For those who follow the auto industry, when the name Digital Recognition Network is brought up, it’s likely to be associated with either the finance, fintech or repossession/recovery side of the business.
But a move announced Wednesday could make DRN more of a household name on the retail side of the auto industry, as well.
The company — which provides vehicle location data to the financial services, insurance and asset recovery industries — said it is using its automated license plate recognition technology, also known as ALPR, to help automakers notify owners of vehicles under safety recalls.
This news comes amid challenges in getting drivers either notified of (or to respond to) serious safety recalls like the Takata airbag saga.
The strategy of mailing recall notifications to addresses registered with state departments of motor vehicles isn’t the most effective method, given that drivers may move and fail to update their locations, DRN said.
By utilizing ALPR, DRN said it can take a “hotlist” of affected vehicles, and when one of the company’s ALPR-equipped partner vehicles finds license plates that match vehicles on that list, it can attach the recall notice directly to the vehicle.
Additionally, the hotlists can be provided to law enforcement officers to notify affected owners during traffic spots, for example.
“Drivers are often unaware when their vehicle is subject to a very serious safety recall that requires attention, and while manufacturers have ramped up efforts to contact drivers of vehicles impacted by recalls, the message is simply not reaching car owners and people are continuing to die needlessly,” DRN executive chairman and founder Todd Hodnett said in a news release.
“Relying solely on DMV addresses can mean that up to 50 percent of recall notices are delivered to a wrong address, putting drivers — and those they share the road with – at extreme risk. ALPR data takes us straight to the source, making delivery of these notices accurate and efficient,” he said.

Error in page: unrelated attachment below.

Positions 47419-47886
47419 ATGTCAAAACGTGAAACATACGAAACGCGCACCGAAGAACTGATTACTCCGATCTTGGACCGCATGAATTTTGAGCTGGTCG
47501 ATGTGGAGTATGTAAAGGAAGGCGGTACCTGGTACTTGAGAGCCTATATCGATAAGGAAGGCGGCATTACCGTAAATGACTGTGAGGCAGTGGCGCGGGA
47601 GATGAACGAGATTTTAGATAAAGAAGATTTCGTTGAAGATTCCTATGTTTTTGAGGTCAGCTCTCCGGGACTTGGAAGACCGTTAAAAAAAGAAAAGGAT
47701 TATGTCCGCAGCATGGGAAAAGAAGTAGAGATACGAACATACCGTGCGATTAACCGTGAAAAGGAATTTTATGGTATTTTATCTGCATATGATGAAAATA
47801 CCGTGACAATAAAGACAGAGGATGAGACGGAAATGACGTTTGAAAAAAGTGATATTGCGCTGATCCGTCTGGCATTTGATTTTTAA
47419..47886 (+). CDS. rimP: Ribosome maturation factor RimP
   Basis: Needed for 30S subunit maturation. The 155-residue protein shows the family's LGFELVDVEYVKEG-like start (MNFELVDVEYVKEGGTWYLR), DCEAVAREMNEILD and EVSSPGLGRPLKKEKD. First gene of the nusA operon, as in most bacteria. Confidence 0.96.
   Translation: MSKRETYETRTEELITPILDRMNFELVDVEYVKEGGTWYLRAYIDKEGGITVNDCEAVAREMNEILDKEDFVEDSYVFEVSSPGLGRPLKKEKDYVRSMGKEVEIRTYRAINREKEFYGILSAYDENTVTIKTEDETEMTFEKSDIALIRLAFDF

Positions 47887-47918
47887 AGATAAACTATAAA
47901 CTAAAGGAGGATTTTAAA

Hodnett goes on to note that DRN can offer photographic proof that the notification was attached to the vehicle.
“The National Highway Traffic Safety Administration has called on automakers to be more creative in their efforts to ensure drivers' safety and incorporating this technology does just that,” he said. “In fact, it is a logical extension for automobile manufacturers in the sense that their captive finance divisions have been using ALPR technology to repossess vehicles for years.
“In this instance, rather than recovering the vehicle we are providing an important public safety function by hopefully preventing the future loss of additional lives,” Hodnett added. “We feel that together with automobile manufacturers that we have a social responsibility to use technology to protect the more socioeconomically vulnerable citizens that are typically driving these older model vehicles.”
This type of technology is certainly a growing one with many implications in the auto industry.
Along those lines, DRN executive vice president of fintech Jeremiah Wheeler will be on hand as a speaker at the Automotive Intelligence Summit this summer in Raleigh, N.C. DRN is among the sponsors of the event.
Wheeler joined Auto Remarketing Podcast last fall. His episode can be found below.